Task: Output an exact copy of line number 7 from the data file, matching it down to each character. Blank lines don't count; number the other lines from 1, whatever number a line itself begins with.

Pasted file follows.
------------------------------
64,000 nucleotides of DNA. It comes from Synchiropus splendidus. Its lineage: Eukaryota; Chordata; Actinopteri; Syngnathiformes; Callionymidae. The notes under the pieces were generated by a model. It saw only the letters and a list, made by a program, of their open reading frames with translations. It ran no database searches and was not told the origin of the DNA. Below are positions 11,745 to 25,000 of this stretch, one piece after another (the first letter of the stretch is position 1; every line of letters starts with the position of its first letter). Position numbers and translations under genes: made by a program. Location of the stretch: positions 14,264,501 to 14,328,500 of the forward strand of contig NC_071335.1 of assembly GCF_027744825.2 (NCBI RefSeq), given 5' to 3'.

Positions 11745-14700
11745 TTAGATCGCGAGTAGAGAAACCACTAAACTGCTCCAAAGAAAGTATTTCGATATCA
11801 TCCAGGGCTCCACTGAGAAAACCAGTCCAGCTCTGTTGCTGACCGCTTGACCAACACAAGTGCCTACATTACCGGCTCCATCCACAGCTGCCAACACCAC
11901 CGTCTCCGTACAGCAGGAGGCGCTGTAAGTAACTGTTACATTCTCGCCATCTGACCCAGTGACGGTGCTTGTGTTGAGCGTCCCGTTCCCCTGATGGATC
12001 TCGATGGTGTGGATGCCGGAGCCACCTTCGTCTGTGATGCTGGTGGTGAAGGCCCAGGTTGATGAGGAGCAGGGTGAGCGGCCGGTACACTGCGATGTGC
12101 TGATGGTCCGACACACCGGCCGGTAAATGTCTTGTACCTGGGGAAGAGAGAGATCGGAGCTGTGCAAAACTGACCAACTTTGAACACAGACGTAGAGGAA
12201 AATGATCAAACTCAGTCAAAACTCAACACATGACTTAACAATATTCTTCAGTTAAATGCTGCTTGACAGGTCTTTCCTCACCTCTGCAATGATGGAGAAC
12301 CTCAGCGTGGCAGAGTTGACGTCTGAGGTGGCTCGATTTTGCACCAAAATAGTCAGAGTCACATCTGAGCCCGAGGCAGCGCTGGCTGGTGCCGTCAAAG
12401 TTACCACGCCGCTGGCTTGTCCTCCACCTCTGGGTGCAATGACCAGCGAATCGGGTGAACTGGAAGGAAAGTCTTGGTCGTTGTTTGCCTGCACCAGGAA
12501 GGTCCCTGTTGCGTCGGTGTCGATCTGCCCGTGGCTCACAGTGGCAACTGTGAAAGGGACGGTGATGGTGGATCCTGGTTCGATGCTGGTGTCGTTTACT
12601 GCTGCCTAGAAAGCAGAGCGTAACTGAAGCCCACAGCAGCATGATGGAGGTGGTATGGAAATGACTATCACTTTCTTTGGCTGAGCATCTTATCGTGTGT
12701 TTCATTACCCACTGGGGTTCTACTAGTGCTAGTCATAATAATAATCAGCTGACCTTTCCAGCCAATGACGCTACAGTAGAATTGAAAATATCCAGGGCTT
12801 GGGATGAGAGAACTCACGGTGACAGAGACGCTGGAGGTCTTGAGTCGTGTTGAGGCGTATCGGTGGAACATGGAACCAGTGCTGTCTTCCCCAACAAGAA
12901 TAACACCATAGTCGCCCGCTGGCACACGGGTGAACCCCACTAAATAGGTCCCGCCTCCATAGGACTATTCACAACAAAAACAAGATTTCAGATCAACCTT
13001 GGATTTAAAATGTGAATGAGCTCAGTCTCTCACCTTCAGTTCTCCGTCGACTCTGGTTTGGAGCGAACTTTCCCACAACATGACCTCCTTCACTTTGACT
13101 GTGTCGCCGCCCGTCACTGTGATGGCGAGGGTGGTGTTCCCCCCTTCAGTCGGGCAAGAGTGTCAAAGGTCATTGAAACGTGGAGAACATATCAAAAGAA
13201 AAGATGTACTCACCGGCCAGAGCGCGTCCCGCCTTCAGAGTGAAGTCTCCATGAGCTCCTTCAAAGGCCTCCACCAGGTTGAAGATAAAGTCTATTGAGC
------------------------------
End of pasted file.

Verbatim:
12101 TGATGGTCCGACACACCGGCCGGTAAATGTCTTGTACCTGGGGAAGAGAGAGATCGGAGCTGTGCAAAACTGACCAACTTTGAACACAGACGTAGAGGAA